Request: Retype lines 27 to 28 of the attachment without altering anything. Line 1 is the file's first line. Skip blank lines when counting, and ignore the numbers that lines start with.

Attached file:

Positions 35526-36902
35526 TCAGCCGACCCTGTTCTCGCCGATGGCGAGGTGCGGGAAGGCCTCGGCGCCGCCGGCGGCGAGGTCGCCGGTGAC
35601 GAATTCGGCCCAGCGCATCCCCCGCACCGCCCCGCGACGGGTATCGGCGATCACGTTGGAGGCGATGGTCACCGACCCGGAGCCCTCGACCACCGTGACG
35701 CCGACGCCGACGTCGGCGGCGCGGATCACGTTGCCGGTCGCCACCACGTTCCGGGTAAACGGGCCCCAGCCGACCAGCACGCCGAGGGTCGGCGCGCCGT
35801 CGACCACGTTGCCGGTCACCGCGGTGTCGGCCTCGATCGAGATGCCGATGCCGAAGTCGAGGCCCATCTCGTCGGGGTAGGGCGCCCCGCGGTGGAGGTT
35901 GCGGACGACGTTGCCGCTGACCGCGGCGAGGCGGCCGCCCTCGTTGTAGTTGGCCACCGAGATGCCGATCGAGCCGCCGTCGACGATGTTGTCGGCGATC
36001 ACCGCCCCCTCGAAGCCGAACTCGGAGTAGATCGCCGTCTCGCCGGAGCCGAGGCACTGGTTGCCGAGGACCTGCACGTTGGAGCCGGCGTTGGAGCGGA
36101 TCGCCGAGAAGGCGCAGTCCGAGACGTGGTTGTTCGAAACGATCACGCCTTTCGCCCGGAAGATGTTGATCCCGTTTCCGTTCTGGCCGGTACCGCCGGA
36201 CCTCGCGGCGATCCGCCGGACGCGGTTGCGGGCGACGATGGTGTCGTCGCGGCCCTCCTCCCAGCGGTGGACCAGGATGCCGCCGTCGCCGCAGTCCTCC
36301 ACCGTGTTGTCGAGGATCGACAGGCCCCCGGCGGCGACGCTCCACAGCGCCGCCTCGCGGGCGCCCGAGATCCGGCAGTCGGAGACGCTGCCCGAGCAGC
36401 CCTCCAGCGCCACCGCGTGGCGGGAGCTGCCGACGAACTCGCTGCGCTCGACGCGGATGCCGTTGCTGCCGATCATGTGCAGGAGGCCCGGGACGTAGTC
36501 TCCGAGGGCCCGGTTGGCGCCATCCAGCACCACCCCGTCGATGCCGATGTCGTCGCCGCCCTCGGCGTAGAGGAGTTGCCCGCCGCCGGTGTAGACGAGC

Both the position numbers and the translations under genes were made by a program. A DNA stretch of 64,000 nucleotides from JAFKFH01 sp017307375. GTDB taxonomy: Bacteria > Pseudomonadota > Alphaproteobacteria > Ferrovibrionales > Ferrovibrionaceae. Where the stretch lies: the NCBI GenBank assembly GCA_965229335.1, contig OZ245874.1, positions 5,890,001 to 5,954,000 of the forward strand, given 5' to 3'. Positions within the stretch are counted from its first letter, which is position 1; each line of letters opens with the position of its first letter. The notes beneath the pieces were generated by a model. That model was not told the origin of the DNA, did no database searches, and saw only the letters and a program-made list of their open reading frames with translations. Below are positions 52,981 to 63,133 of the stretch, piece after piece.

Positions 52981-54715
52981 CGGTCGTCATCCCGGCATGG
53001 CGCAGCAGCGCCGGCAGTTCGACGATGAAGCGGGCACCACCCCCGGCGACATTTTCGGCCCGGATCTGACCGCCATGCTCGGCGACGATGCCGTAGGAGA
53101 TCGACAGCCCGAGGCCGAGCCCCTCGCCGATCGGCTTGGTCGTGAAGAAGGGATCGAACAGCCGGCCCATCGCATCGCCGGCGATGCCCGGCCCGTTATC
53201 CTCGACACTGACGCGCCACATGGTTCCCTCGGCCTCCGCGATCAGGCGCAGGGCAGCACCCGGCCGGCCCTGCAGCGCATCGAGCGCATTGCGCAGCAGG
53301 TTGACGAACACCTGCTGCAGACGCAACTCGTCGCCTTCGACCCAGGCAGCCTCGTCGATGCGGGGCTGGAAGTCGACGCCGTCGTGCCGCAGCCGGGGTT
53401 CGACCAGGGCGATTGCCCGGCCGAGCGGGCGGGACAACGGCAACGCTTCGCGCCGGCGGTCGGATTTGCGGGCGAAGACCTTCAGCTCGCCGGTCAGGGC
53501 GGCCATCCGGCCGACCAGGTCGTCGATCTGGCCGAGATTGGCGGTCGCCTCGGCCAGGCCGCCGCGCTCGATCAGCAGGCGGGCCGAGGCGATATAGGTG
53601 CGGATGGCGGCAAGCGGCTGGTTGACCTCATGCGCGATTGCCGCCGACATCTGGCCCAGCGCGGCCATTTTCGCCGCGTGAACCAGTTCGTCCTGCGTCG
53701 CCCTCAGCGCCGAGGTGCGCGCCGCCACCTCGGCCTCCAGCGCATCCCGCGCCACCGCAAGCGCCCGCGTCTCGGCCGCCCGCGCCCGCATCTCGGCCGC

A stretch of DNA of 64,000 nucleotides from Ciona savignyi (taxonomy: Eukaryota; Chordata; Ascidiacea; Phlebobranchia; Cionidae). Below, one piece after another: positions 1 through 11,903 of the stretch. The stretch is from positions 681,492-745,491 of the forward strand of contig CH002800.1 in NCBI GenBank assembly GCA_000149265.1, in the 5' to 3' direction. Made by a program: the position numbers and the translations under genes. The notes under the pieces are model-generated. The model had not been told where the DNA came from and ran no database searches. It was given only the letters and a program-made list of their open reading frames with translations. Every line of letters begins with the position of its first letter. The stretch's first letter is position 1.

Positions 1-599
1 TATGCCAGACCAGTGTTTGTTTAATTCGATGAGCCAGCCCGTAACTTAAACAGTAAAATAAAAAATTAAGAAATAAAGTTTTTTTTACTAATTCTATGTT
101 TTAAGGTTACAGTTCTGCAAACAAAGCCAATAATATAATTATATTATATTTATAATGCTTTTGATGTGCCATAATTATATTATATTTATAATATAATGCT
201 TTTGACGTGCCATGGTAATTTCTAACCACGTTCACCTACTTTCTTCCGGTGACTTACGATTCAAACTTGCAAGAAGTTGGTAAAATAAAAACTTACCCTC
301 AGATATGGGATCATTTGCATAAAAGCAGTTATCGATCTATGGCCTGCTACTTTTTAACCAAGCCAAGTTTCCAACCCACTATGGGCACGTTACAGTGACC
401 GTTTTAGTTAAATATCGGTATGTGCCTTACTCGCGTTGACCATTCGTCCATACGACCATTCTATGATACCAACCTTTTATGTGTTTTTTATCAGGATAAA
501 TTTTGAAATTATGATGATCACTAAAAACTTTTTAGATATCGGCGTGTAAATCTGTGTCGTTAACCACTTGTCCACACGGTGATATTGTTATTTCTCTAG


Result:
101 TTAAGGTTACAGTTCTGCAAACAAAGCCAATAATATAATTATATTATATTTATAATGCTTTTGATGTGCCATAATTATATTATATTTATAATATAATGCT
201 TTTGACGTGCCATGGTAATTTCTAACCACGTTCACCTACTTTCTTCCGGTGACTTACGATTCAAACTTGCAAGAAGTTGGTAAAATAAAAACTTACCCTC